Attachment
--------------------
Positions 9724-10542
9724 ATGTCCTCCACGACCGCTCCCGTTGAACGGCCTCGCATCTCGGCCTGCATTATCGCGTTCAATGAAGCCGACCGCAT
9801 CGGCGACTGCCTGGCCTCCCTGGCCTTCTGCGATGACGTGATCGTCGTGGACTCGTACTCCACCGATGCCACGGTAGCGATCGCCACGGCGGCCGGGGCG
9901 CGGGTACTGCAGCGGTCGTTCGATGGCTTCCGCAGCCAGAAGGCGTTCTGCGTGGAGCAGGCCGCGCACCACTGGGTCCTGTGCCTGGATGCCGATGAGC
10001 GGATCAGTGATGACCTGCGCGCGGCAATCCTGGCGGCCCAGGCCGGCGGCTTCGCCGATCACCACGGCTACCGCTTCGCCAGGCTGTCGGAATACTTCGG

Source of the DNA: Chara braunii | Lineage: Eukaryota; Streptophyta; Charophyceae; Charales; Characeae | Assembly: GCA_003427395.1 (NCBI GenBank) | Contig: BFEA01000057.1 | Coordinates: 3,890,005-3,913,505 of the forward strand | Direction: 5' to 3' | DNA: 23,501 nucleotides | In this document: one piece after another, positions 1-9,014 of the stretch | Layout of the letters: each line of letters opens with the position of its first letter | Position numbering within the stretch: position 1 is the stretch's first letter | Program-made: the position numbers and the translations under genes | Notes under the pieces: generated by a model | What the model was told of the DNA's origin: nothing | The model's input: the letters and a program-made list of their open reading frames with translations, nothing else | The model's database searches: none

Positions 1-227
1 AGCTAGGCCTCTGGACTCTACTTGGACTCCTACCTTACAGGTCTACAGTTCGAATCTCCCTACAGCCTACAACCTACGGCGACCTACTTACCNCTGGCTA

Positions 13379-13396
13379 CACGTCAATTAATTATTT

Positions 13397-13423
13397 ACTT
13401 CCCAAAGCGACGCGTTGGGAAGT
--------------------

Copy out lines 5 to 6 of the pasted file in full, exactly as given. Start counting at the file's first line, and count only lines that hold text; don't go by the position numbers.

10001 GGATCAGTGATGACCTGCGCGCGGCAATCCTGGCGGCCCAGGCCGGCGGCTTCGCCGATCACCACGGCTACCGCTTCGCCAGGCTGTCGGAATACTTCGG

Source of the DNA: Chara braunii | Lineage: Eukaryota; Streptophyta; Charophyceae; Charales; Characeae | Assembly: GCA_003427395.1 (NCBI GenBank) | Contig: BFEA01000057.1 | Coordinates: 3,890,005-3,913,505 of the forward strand | Direction: 5' to 3' | DNA: 23,501 nucleotides | In this document: one piece after another, positions 1-9,014 of the stretch | Layout of the letters: each line of letters opens with the position of its first letter | Position numbering within the stretch: position 1 is the stretch's first letter | Program-made: the position numbers and the translations under genes | Notes under the pieces: generated by a model | What the model was told of the DNA's origin: nothing | The model's input: the letters and a program-made list of their open reading frames with translations, nothing else | The model's database searches: none